Tips for Parents
Reality check: Drugs and alcohol
A high school panel offers present-day perspectives
By Robin Noble
My daughter’s high school produces a series of talks for parents called Reality Check. The format of these sessions is simple: Parents sit down with a panel of experts who discuss issues like drugs, unhealthy relationships, digital dangers and eating disorders.
I recently attended a Reality Check session on substance abuse, expecting the same litany of statistics and advice we’ve heard since the days of Just Say No and This is your brain on drugs.
Well that was then and this is now. This session included much more current, close-to-home information that is likely of value to all parents of high school and college students.
A quick note on the panel: it included school administrators, a health teacher, the school psychologist, an outside mental health counselor, the district attorney’s deputy prosecutor for juvenile offenders, and a city police officer. There were many viewpoints pinging around the room, but the diversity of perspective brought credibility to the discussion.
The panel’s main feat was to take parents’ notions of drug and alcohol abuse – issues that may feel far away – and bring them home in the context of our community and our kids. Here are my top take aways, with relevant quotes from the panel:
Don’t be surprised when issues arise.
Every school contends with drug and alcohol abuse. Rich, poor, private, public, prominent or obscure, it doesn’t matter. Drugs and alcohol will likely impact your student whether she uses them or not.
Don’t waste precious time coming to terms with issues when they come up. That delays your ability to deal with them.
Much better to be matter-of-fact and accept that drugs and drinking can catch up with any of our kids. Intervening early is key to heading off bigger problems.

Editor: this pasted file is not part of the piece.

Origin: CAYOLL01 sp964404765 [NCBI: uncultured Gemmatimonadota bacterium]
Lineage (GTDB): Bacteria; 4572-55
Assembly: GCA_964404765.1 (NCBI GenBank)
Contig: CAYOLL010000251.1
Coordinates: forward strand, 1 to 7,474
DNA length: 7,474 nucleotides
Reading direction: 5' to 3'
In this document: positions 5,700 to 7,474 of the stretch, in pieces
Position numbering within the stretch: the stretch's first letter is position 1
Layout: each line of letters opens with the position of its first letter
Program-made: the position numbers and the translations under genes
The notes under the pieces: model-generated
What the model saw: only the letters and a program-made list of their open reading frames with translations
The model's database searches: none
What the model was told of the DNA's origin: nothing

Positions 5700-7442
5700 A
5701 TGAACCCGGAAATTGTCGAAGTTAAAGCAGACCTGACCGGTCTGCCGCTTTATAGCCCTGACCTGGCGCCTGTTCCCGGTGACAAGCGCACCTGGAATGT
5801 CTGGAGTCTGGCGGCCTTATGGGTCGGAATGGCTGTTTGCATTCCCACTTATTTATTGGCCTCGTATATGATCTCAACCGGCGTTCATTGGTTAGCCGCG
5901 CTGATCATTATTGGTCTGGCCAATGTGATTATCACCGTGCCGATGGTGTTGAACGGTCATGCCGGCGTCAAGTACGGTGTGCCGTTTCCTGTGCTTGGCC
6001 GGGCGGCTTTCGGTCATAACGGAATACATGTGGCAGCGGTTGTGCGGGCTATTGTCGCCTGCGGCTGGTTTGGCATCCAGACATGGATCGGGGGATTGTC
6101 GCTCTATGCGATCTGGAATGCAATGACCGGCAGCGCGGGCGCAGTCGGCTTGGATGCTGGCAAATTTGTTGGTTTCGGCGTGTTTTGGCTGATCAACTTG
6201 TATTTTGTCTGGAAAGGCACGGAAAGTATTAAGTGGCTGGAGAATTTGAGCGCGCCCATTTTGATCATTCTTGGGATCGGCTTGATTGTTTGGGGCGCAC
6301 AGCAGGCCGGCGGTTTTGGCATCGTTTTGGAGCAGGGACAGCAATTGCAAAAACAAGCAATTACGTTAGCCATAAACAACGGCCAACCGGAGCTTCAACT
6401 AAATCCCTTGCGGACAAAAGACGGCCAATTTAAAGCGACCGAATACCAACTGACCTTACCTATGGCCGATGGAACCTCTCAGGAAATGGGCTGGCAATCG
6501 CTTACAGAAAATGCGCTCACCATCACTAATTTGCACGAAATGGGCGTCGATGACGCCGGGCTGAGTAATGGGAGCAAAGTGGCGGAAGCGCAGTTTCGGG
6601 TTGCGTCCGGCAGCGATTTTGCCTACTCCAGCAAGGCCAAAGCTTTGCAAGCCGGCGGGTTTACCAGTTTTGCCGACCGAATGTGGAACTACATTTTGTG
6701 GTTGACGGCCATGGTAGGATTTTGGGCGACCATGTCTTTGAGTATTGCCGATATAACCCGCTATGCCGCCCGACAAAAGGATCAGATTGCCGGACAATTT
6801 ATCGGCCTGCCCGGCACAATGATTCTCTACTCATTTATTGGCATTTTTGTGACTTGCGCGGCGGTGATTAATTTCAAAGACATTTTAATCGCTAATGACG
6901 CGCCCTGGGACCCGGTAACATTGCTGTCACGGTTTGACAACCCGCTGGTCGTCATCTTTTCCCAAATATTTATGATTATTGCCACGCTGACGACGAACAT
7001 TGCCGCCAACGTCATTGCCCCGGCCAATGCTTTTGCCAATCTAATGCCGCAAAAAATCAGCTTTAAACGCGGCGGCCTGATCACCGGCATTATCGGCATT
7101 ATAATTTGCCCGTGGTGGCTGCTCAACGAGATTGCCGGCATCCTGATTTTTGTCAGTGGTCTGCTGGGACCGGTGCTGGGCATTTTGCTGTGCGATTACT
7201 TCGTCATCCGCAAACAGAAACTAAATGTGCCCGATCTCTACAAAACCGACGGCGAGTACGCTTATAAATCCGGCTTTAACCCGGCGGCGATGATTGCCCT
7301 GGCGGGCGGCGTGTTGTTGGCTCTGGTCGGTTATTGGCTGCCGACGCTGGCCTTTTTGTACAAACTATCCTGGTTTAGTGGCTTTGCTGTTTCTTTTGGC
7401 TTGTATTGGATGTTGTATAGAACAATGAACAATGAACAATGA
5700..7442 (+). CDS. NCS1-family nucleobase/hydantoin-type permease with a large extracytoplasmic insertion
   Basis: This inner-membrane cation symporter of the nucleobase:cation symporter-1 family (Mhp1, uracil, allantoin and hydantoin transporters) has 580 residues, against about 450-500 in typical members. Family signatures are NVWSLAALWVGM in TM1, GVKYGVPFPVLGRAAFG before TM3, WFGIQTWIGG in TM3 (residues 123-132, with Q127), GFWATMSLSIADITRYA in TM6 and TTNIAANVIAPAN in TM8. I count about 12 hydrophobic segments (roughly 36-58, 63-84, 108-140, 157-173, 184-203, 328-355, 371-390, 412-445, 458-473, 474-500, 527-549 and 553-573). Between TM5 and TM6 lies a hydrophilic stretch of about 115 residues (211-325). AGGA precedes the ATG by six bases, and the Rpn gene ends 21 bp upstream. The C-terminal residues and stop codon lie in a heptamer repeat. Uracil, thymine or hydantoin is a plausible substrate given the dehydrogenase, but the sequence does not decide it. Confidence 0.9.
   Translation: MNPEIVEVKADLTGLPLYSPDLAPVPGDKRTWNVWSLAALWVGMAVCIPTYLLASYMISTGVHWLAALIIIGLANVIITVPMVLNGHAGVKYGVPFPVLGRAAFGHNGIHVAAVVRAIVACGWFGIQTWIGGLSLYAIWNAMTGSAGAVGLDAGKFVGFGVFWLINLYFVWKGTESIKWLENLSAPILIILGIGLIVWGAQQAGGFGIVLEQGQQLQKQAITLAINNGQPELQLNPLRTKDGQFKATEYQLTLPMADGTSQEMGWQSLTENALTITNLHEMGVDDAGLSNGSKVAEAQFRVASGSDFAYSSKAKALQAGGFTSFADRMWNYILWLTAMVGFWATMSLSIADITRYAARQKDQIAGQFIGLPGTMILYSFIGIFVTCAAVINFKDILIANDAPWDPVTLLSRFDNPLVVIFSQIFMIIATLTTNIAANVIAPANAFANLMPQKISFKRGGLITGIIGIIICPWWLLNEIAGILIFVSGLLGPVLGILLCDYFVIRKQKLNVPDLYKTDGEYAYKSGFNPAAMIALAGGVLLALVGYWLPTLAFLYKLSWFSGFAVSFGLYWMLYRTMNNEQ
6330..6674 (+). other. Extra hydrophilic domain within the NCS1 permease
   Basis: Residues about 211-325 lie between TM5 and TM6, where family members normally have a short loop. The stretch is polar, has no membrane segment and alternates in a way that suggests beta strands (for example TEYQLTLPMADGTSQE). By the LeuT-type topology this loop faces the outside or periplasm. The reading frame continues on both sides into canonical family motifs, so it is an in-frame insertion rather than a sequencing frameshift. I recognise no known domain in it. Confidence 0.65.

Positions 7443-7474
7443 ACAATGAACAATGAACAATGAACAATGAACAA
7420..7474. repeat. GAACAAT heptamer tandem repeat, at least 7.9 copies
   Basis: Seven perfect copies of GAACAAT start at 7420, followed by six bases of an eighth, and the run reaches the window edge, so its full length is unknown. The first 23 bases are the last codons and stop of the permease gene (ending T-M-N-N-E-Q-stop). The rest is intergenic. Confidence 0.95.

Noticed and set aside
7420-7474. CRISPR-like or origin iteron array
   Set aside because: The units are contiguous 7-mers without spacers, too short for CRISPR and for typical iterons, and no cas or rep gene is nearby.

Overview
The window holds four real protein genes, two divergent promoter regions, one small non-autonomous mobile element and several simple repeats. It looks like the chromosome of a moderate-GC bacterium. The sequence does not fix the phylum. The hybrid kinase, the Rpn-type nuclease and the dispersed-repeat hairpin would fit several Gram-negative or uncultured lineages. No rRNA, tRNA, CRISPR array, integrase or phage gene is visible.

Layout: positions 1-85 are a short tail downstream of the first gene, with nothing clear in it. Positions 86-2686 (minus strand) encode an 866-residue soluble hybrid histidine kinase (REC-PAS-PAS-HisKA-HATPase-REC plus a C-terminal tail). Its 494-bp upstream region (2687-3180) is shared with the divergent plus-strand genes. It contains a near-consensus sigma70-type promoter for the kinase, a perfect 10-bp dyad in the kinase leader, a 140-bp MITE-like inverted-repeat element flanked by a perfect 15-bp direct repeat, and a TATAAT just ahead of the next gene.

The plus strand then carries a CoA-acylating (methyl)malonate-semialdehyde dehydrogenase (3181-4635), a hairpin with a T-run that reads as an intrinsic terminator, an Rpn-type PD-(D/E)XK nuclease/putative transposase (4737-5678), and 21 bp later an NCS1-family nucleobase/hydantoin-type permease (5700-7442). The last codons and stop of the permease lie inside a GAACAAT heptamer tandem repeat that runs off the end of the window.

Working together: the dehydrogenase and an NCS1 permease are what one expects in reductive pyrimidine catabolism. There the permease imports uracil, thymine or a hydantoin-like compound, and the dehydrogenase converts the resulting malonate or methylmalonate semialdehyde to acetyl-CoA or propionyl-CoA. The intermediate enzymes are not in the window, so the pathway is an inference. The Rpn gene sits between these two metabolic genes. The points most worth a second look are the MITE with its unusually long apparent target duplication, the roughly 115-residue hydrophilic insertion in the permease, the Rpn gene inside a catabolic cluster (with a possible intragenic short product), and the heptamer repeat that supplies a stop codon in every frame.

Not everyone is doing it.
The National Youth Risk Behavior Survey echoes our own local survey on risky behaviors when it comes to marijuana use: about 40% of students in 9th – 12th grade have tried it; about 23% use it regularly. While these stats are alarming, the panel wanted to emphasize that about 60% of students are choosing not to use marijuana.
When your student feels like an outsider because she’s not smoking pot, it’s important to point out that she’s actually in the majority.
Cultural and media influences can make kids feel like everyone is partaking with no apparent problems. It may annoy your student to death, but go ahead and point out the lack of reality in these representations.
Alcohol continues to challenge.
The National Youth Risk Survey shows that nearly 70% of students in 9th – 12th grade have tried alcohol and about 35% drink regularly. Again, that’s not everyone, but the panel stressed that parents should be acutely aware of the pervasiveness of alcohol use and keep the conversation going with their students. The panel reported seeing more dangerous impacts of alcohol at after-hours functions like dances and athletic events when they can’t control how students get home.
Most parents drink alcohol. Your job is to model responsible behavior.
Parents need to maintain a zero-tolerance policy for driving or riding under the influence. That means students need a transportation plan when they go out. So what’s the plan? Is it Uber, a taxi, a call home?
It’s perplexing to all of us when parents allow their kids to hire a ‘party bus’ for events like dances. Yes, it keeps them off the road, but it’s also a venue for them to do what they shouldn’t be doing. The bar should be higher.
Marijuana edibles are uncharted territory.